Next up was Eric Mentzer from chipzilla, Intel, who announced that their Fourth generation of Haswell CPUs will feature full support for the DirectX 12 API. However, there’s a restriction and only processors which feature the Iris and Iris Pro graphics chip will adopt the new Direct3D API. Intel recently announced that their Haswell refresh platform processors with unlocked K-Series design will feature the Iris Pro graphics chip. This means that Intel’s upcoming generation of processors will fully be compatible with DirectX 12 and offer improved speed and driver support in multiple apps and games. The Iris Pro with DirectX 12 can now become a great addition for NUCs and Mini PCs such as Gigabyte BRIX resulting in a great platform for Steam Machines. Lastly, we have NVIDIA on the desktop front who announced that DirectX 12 API would be supported by not just their Maxwell and Kepler GPUs but also by their Fermi core architecture. Fermi was launched back in 2010 and NVIDIA supporting the GPU architecture to this date is great news for those users who still have Fermi GPUs running in their rigs. Following is NVIDIA’s note on the DirectX 12 API:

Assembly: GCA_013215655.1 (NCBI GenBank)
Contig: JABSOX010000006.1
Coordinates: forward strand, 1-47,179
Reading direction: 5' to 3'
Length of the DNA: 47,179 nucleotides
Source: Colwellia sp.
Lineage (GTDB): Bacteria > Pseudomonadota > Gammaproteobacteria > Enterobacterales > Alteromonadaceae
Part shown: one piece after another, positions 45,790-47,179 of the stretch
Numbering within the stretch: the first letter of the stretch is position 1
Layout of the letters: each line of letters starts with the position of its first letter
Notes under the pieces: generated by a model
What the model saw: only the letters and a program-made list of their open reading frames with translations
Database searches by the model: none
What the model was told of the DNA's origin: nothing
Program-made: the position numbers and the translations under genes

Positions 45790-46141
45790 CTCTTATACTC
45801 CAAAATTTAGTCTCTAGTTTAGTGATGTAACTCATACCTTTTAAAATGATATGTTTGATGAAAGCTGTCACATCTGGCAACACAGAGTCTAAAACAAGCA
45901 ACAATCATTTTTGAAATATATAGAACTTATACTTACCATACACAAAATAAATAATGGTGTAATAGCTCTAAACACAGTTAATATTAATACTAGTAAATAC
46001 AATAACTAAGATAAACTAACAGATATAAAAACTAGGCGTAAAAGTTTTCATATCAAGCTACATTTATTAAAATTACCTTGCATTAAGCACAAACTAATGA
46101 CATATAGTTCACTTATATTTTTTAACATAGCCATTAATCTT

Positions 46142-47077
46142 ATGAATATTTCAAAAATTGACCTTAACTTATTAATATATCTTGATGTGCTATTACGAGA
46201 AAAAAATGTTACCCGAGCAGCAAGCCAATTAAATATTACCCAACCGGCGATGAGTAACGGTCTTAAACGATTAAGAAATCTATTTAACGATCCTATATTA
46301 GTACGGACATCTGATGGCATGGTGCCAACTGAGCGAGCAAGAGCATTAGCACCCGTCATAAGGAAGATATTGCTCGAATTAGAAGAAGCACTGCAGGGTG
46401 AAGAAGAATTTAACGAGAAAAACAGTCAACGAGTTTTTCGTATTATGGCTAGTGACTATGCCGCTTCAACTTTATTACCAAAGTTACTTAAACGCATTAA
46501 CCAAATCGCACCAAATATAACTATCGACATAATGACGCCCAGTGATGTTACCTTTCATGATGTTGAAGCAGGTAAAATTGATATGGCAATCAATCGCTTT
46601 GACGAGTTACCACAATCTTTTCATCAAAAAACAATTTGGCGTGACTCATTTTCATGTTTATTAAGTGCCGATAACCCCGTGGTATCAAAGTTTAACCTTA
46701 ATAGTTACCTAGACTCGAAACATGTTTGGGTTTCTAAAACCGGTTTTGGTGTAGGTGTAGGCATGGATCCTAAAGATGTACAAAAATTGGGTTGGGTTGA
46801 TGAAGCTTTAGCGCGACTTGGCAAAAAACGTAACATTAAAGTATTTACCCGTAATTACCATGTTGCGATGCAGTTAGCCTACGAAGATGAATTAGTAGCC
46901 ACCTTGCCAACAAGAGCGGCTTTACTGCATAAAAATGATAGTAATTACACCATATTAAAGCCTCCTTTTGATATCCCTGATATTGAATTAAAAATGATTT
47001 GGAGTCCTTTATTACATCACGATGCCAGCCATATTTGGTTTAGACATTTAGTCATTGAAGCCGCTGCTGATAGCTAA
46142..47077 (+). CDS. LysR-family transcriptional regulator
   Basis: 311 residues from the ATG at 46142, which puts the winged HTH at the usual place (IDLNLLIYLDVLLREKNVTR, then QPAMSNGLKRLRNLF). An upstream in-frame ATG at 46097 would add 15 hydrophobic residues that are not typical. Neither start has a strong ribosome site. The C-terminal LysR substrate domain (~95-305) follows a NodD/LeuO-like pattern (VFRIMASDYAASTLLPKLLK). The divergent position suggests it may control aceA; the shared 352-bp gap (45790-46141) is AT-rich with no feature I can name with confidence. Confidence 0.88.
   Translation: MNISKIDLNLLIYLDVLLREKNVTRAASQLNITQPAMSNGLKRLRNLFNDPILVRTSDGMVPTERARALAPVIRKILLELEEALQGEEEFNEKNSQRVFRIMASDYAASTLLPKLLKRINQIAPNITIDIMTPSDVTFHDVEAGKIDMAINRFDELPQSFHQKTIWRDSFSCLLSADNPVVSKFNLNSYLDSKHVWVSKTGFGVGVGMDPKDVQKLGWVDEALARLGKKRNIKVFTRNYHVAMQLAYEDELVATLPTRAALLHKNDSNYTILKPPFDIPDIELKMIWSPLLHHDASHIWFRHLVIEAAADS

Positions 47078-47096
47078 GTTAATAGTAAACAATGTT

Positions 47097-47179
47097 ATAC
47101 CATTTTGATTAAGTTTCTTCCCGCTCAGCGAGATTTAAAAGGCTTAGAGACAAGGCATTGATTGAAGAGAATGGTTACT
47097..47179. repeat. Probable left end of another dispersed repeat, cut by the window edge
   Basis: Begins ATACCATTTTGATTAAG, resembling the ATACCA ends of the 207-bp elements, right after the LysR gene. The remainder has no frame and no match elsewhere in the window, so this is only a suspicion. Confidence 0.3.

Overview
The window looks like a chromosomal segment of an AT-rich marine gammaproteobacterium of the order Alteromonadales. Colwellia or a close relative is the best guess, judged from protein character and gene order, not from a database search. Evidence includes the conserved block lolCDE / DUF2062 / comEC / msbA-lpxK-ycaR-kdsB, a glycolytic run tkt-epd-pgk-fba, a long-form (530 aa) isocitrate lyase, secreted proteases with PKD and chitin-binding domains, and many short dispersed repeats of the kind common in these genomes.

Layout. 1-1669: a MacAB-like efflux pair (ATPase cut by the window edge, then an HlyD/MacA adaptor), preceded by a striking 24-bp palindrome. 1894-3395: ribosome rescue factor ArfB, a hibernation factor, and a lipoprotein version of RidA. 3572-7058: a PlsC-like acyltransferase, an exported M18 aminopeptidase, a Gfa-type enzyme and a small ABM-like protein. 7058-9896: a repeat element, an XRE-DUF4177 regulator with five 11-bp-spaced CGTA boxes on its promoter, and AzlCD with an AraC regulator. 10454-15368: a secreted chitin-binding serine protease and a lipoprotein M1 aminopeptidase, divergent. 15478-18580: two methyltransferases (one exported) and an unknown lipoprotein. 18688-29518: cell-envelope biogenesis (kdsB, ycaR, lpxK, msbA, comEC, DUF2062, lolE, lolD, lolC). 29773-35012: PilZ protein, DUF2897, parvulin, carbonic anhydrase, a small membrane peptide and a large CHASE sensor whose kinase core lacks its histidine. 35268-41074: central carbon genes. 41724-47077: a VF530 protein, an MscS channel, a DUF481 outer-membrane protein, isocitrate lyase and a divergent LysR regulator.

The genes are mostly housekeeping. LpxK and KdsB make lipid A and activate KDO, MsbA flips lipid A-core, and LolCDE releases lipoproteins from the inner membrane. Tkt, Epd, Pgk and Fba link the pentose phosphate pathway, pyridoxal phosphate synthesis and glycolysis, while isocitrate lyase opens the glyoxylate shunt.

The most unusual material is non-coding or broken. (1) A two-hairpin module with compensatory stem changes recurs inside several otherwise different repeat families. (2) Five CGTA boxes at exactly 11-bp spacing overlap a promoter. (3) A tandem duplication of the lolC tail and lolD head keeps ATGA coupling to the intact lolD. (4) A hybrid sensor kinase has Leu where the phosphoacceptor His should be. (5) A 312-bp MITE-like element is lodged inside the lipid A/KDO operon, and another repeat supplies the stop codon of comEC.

Speaking to a crowd of about 500 developers and press, Anuj Gosalia, development manager of DirectX at Microsoft, described DX12 as the joint effort of hardware vendors, game developers and his team. Our work with Microsoft on DirectX 12 began more than four years ago with discussions about reducing resource overhead. For the past year, NVIDIA has been working closely with the DirectX team to deliver a working design and implementation of DX12 at GDC. Read more:
Gosalia demonstrated the new API with a tech demo of the Xbox One racing game Forza running on a PC powered by an NVIDIA GeForce Titan Black. In addition, our software team has provided a driver to game studios to facilitate further design feedback as well as actual game development.